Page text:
Anticipating potential harms or burdens and benefits or advantages is a critical part of MPS planning. This may involve different types of assessments, and the development of strategies to mitigate risk and maximize potential benefit. Those involved in collecting and storing data should always give due consideration to the risks (to individuals, communities, institutions, and nations) associated with the MPS approach and information being collected. Although the burden of participation may be relatively minimal, informational risks should be of concern to MPS for NCDs. For example, NCD risk factor data about alcohol consumption may be fairly sensitive in a country or region where consumption is culturally or religiously prohibited. Although certainly unacceptable to publicize individual-level data, even data showing particular communities to be associated with greater rates of alcohol consumption can also potentially generate harm.

    Both those who have access to raw data and those who report findings have important data privacy and security-related responsibilities. MPS data are likely to be linked (at least in raw form) to individual phone numbers, even where a RDD approach is used. Whereas public telephone databases may not be available in many LMICs, mobile network operators and government authorities who may be engaged in MPS usually have access to sufficient information to potentially identify many individuals, though are unlikely to have reason to do so. Indeed, in some instances, for example, with data collected via SMS, both incoming and outgoing data itself may be automatically recorded by mobile network operators alongside personally identifying information. Planning is needed to develop protocols that define legitimate data use and protect against informational risk. Technical MPS platform developers or intermediaries should also be engaged to support alignment of software capabilities and data management practices with risk mitigation strategies.

    Potential harms, however, should not be considered in the abstract and merely prospectively. They must be assessed in relation to potential benefits, and the actual accrual of harms and benefits must be monitored during MPS and evaluated afterwards. Potential population-level benefits of a well-designed and implemented MPS of NCD risk factors may include the opportunity for more frequent, less resource-intensive, and more convenient data collection across large geographic areas (not merely surveillance sites) to rapidly inform NCD policy and care. Another potential benefit of MPS, particularly IVR and CATI, may be its comparative advantage over face-to-face surveys in terms of respondent privacy. Other individuals associated with or in proximity of MPS respondents are unlikely to know the details or context of the survey unless respondents choose to make this known. Still, SMS surveys may suffer from privacy breaches due to the “written format” of the survey, unlike the digital and voice formats of IVR and CATI. Finally, MPS may yield better access to data from population subgroups that are harder to reach with household or other face-to-face survey methods.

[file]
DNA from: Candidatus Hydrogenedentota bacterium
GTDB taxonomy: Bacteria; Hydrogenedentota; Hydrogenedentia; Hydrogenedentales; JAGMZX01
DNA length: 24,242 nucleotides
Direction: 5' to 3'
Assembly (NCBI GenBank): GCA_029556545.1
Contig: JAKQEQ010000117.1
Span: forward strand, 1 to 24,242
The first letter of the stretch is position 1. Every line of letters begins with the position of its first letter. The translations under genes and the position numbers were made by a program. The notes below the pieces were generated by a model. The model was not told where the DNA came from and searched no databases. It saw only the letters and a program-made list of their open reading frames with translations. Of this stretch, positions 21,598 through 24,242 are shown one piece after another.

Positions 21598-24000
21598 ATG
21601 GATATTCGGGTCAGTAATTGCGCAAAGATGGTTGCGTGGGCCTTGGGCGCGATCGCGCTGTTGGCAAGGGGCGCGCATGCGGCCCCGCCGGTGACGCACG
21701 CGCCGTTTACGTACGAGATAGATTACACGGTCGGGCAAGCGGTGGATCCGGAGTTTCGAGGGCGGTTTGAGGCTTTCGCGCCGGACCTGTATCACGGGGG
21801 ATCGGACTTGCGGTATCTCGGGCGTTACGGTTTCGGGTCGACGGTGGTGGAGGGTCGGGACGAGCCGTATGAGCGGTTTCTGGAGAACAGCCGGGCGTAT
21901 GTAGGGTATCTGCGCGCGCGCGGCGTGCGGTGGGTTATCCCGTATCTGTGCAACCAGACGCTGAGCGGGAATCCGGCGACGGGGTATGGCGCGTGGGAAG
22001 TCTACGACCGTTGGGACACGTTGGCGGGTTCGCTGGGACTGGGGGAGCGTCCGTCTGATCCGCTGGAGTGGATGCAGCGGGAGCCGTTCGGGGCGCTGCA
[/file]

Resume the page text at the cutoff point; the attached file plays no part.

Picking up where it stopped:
Anticipating harms and benefits and evaluating the net risk of MPS therefore generally entails (1) identifying potential harms and benefits, and to whom they might accrue; (2) developing strategies prospectively to minimize harms and maximize benefits; and (3) assessing the balance of harms and benefits, again, including the balance for disadvantaged and marginalized groups. Although we do not describe processes for continuous monitoring and evaluation of harms and benefits in this manuscript, we emphasize its overall importance for MPS. Importantly, we neither believe that there is sufficient evidence to justify a presumption of net harm or benefit of MPS, nor do we think it wise to make such a generalization. Rather, the potential harms and benefits of each MPS program should be evaluated, ideally by independent personnel (eg, by an IRB) including individuals who represent those being surveyed. As part of this evaluation, where implementation strategies are unproven, the justification for testing the program in LMICs must also be assessed.


    During Data Collection

    Consent

    The question of how to properly explain and obtain agreement to collect data using mobile technology has been raised in previous literature and is a potential challenge for MPS conducted in low-resource settings [11,26]. Here, we refer to a combination of basic disclosure and voluntary agreement as “consent” and distinguish it from a theoretical notion of “informed consent” which typically requires in-depth explanation of the data collection activity and understanding on the part of respondents before voluntary agreement. We suggest that obtaining basic consent of respondents is likely to be acceptable (and most practicable) for most forms of NCD risk factor MPS.

    Approval of key “gatekeepers,” however, may also be important at a group level. For example, if not already centrally involved in initiating the MPS program, representatives from relevant governmental ministries and agencies (eg, Ministries of Health, Science and Technology, Telecommunications, Information Technology) should be fully briefed on the nature of the proposed MPS program and permitted to decide whether it aligns with relevant priorities, is allowed as a legal matter, would be an appropriate use of information communication systems and therefore whether it should proceed within the country. In instances where an MPS asks questions that are, for example, potentially stigmatizing for particular communities, or where data are only being collected from a more limited geographical zone, including local community representatives in decision-making is also likely important.